He said police has used its human rights department to disseminate materials about the Prevention and Prohibition of Torture Act among officers and teach them to respect human rights. He said police is no longer associated with safe houses.
Before his death on November 20, 2019, Meddie Sozzi Kaggwa, then chairman of the Uganda Human Rights Commission (UHRC), used a June 18, 2019 press conference ahead of the International UN Day in Support of Victims of Torture, to nudge government to clear compensation for victims of torture amounting to Shs 5 billion.
Kaggwa asked the finance ministry to clear the outstanding compensation awards including awards to suspects in the killing of former Police Spokesperson AIGP Andrew Felix Kaweesi. They got Shs 200m following confirmation of their torture while in detention at the closed Nalufenya prison in Jinja.
The African Centre for Rehabilitation and Treatment of Torture Victims (ACTV), registers more than 1,000 cases of torture every year, according to the organization’s official, Samuel Nsubuga.
Last June in two separate judgments, judges made it clear that the old order of human rights abuses in the police force would no longer go unpunished. The judgments spotlighted one theme: errant officers will be required to personally incur the cost of compensation in the event of an award by court.
In the past, public officers, more-so security officers, tortured citizens and abused their rights with impunity, knowing that when push came to shove, it would be the taxpayers to pay for their sins. Not anymore.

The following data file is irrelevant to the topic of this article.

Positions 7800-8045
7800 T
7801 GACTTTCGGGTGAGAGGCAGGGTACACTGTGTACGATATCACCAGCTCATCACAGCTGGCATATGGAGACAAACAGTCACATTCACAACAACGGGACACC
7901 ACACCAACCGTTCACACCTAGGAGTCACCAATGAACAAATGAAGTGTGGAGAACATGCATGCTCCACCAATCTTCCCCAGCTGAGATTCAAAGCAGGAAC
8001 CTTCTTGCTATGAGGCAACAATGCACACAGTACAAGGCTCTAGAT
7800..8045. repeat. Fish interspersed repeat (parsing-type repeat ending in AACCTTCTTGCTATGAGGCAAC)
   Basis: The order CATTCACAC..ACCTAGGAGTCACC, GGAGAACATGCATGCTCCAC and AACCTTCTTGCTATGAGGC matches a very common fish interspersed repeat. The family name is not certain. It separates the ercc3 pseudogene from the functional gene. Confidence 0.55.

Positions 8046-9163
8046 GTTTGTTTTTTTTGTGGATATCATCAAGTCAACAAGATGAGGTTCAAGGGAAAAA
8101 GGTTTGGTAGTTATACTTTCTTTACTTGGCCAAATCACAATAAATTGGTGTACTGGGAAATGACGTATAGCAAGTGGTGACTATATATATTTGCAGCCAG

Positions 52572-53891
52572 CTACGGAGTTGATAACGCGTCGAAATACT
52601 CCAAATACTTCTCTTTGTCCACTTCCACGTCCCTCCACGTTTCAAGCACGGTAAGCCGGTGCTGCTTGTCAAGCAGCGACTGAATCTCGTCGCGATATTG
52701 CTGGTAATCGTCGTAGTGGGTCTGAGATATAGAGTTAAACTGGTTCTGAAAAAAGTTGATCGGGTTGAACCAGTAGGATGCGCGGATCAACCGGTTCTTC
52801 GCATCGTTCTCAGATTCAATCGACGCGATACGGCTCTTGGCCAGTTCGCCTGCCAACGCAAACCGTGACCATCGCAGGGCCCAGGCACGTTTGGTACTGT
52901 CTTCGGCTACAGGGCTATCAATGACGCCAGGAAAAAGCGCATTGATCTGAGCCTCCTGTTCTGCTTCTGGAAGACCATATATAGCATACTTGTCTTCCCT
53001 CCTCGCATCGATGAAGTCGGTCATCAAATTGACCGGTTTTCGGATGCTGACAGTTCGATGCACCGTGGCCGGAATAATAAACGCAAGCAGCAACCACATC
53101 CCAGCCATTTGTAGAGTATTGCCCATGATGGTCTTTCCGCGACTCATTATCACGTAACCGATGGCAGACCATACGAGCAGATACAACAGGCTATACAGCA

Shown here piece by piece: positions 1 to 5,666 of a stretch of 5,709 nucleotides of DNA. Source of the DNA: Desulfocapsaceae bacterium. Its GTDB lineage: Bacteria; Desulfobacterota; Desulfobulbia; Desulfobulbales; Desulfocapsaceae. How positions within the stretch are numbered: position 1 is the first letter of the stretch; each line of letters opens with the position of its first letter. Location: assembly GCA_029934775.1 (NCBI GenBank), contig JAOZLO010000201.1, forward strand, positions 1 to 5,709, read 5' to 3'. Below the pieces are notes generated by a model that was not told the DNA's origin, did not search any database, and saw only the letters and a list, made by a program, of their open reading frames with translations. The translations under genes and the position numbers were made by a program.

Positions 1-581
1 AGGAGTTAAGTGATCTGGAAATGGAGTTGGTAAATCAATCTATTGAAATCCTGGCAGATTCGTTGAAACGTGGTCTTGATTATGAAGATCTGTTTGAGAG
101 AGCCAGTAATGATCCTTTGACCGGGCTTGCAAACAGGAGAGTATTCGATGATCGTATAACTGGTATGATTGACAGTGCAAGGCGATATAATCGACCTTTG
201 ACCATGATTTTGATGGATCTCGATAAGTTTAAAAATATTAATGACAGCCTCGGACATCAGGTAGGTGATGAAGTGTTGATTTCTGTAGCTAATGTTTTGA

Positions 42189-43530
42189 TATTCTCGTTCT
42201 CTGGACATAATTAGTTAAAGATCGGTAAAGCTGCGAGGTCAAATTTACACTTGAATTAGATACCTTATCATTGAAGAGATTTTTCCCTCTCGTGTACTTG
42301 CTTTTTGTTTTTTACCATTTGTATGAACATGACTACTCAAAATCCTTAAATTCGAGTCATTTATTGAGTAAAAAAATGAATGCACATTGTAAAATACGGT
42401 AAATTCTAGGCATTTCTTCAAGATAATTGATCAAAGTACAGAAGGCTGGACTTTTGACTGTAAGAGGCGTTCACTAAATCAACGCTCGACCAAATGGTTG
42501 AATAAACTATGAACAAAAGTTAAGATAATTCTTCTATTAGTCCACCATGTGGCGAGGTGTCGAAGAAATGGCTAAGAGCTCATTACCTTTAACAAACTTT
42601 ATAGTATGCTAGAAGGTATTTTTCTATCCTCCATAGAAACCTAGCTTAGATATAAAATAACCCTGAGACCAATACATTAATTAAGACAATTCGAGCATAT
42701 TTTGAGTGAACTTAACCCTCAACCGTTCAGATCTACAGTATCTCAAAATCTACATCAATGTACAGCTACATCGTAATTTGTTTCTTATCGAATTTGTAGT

But the Human Rights (Enforcement) Act 2019 bites police officers where it hurts most - their personal purse. Strangely, the inspector general of police, Martins Okoth Ochola, who in 2019 warned his officers against transgressing the law on human rights, was asked to pay for court costs after the judge ruled that he illegally stopped Bobi Wine’s Kyarenga concert.
In the case, Abbey Musinguzi T/A Abtex productions and Bajo Events and Marketing Agency Ltd v. The inspector general of police and attorney general, Justice Esta Nambayo found that the decision- making process and the decision itself of the inspector general of police taken on April 19, 2019, indefinitely stopping the event managers from organizing the ‘Kyarenga Extra Concerts’ at One Love Beach Busabaala, Lira, Gulu and Arua was illegal, ultra vires, irrational, unreasonable and an abuse of the police’s powers. And for that reason, the judge ordered the inspector general of police to pay the cost of application.